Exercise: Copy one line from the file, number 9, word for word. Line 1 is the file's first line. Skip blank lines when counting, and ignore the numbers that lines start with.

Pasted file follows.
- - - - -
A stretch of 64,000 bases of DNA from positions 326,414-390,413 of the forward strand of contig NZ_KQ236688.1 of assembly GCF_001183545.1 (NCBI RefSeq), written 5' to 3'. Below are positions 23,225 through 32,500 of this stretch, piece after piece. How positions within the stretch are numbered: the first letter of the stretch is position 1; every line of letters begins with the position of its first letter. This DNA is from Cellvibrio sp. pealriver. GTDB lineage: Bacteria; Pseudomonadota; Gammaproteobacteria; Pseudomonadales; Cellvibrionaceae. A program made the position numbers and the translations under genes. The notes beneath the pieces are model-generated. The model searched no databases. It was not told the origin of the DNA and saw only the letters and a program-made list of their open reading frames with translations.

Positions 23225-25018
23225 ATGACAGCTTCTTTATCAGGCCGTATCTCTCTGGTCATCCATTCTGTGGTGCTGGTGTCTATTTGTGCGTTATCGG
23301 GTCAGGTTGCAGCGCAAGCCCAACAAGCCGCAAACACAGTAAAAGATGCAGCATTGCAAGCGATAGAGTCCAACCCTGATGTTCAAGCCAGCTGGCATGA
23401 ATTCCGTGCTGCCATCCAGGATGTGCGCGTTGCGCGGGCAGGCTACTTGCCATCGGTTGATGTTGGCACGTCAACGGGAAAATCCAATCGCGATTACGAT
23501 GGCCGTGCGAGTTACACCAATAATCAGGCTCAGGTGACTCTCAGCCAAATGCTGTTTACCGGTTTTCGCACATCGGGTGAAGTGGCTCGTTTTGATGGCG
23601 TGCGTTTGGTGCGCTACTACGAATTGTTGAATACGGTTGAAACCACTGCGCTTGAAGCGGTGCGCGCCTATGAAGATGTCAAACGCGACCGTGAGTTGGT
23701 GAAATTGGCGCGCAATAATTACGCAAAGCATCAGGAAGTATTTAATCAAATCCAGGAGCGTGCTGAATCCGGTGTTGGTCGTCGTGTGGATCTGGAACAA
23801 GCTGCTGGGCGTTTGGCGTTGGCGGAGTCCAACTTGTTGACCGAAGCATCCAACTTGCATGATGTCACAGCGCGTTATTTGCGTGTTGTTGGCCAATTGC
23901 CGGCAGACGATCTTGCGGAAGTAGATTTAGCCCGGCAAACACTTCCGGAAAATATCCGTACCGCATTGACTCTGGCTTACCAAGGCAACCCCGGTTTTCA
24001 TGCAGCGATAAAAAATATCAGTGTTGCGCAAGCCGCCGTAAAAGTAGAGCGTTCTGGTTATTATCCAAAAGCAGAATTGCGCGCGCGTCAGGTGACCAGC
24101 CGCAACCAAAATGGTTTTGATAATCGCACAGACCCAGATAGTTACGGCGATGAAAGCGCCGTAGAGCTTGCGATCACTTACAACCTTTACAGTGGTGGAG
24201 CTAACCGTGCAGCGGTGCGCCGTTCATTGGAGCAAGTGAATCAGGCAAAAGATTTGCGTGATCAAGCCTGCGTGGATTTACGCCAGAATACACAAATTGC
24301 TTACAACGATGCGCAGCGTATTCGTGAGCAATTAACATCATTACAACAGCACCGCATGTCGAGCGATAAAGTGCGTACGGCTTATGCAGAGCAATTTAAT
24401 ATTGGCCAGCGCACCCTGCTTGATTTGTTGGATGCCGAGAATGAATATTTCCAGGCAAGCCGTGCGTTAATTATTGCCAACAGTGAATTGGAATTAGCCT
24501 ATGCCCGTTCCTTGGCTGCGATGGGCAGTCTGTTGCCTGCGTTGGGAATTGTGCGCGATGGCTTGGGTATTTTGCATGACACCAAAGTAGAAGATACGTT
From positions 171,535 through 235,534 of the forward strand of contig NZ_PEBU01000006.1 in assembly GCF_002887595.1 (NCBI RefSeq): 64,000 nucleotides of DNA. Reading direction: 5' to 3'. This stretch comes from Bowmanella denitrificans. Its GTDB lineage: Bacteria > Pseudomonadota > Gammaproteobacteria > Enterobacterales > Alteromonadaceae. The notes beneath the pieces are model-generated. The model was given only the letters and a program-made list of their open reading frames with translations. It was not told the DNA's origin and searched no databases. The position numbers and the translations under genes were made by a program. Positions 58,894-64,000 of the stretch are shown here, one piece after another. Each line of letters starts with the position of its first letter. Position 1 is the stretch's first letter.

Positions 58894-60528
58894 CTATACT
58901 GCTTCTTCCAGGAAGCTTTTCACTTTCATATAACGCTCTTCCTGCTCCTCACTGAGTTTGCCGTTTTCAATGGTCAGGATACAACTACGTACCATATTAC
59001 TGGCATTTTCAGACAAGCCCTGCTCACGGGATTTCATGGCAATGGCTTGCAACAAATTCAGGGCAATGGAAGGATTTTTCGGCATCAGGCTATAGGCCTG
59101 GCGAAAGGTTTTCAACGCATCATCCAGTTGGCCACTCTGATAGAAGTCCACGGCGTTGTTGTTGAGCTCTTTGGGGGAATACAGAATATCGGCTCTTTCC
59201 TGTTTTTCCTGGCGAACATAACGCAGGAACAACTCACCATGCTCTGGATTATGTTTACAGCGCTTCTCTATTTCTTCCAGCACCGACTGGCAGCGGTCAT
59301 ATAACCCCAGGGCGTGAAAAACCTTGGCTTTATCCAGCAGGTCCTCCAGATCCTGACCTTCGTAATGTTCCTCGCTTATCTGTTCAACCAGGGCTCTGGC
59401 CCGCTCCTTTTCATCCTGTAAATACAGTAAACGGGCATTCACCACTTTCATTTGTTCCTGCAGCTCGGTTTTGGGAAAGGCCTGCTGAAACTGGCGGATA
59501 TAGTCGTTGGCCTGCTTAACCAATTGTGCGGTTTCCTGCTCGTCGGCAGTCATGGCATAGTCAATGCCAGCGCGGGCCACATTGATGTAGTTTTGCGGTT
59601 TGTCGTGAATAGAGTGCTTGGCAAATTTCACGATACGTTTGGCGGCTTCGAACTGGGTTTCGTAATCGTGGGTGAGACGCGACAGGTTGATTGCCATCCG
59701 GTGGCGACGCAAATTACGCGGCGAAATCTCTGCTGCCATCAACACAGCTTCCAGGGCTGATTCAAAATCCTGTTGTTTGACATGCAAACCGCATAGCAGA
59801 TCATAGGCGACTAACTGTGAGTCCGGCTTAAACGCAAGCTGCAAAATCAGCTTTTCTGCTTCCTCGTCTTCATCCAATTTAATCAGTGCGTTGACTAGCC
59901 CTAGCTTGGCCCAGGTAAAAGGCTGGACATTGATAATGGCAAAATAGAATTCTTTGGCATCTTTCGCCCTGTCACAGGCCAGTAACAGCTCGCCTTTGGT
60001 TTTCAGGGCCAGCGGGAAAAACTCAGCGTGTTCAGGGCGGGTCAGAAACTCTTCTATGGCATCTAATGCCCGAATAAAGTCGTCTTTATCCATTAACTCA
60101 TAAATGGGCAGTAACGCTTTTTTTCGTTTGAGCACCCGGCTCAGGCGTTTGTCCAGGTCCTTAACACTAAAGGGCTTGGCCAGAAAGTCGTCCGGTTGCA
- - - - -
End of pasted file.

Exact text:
23801 GCTGCTGGGCGTTTGGCGTTGGCGGAGTCCAACTTGTTGACCGAAGCATCCAACTTGCATGATGTCACAGCGCGTTATTTGCGTGTTGTTGGCCAATTGC